The implementation of an Enterprise Asset Management (EAM) system is more that just purchasing and installing a computer application. EAM touches and concerns all aspects of the business enterprise. This paper discusses how various business processes throughout the enterprise are impacted
by systems that are intended to manage capital assets. The genesis of a more formal EAM program at the County Sanitation Districts of Los Angeles County (Districts) began as a need to update an existing mainframe legacy computerized maintenance management system (CMMS). A formal selection
process was used to determine which commercial-off-the-shelf (COTS) application would best meet the needs of the Districts. The vetting process lead to a determination that the application should be broadened to include not only CMMS, but also modules to replace existing Purchasing and Inventory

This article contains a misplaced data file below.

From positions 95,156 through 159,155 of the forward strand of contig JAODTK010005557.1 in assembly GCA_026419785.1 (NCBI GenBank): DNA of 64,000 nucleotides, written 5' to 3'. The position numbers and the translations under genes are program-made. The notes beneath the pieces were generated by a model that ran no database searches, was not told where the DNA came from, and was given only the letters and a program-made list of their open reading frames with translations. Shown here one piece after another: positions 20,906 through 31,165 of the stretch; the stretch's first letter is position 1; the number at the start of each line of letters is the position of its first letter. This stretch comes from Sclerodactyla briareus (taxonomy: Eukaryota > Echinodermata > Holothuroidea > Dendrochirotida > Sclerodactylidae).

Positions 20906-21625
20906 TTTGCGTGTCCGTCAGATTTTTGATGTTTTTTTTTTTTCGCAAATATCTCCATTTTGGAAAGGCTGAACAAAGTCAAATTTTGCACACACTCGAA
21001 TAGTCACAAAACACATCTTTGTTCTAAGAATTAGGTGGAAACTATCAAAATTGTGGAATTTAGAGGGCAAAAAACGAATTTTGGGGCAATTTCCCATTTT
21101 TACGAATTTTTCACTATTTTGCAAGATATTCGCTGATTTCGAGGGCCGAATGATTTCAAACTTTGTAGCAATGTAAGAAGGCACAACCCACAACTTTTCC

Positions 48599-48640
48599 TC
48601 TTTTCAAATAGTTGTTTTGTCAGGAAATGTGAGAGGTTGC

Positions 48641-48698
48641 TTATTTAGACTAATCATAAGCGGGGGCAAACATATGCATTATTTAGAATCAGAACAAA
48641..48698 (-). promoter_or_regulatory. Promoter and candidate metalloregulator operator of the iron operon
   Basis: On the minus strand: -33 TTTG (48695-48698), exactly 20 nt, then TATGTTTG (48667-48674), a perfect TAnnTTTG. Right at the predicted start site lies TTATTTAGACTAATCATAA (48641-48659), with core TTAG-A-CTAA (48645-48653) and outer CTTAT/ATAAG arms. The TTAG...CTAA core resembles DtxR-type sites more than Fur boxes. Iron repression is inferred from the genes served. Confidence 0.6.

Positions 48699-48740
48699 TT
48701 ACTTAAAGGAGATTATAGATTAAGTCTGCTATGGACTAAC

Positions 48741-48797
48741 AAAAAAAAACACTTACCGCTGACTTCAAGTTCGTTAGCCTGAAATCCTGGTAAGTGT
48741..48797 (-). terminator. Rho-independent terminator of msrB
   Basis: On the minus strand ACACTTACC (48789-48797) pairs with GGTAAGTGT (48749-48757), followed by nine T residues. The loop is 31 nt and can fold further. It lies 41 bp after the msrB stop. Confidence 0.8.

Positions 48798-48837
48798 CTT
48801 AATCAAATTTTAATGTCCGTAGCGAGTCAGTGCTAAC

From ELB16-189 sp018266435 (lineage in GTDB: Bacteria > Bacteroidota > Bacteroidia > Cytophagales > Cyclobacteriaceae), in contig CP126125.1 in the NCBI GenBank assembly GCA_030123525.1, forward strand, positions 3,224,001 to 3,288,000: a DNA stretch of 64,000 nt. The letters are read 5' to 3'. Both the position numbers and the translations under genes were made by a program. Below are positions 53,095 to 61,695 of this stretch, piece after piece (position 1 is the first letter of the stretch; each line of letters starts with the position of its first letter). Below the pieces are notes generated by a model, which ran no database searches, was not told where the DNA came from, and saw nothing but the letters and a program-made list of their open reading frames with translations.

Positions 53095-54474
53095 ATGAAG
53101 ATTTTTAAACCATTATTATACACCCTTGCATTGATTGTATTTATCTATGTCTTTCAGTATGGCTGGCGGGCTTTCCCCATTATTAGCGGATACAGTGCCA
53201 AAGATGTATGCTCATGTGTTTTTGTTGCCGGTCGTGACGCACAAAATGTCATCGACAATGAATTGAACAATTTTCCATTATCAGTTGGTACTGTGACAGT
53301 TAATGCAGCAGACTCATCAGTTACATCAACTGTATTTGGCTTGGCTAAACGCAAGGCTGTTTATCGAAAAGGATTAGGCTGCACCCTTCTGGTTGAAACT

systems. This process also identified the need to embark upon a comprehensive asset management program, a scope quite different from a computerized tool for managing maintenance work. In putting the initial building blocks in place toward establishing a comprehensive asset management program,
the Districts learned how various key business processes were impacted. These impacts and their consequences are the focus of this paper. It is hoped that this information will assist other agencies embarking upon the implementation of asset management systems.
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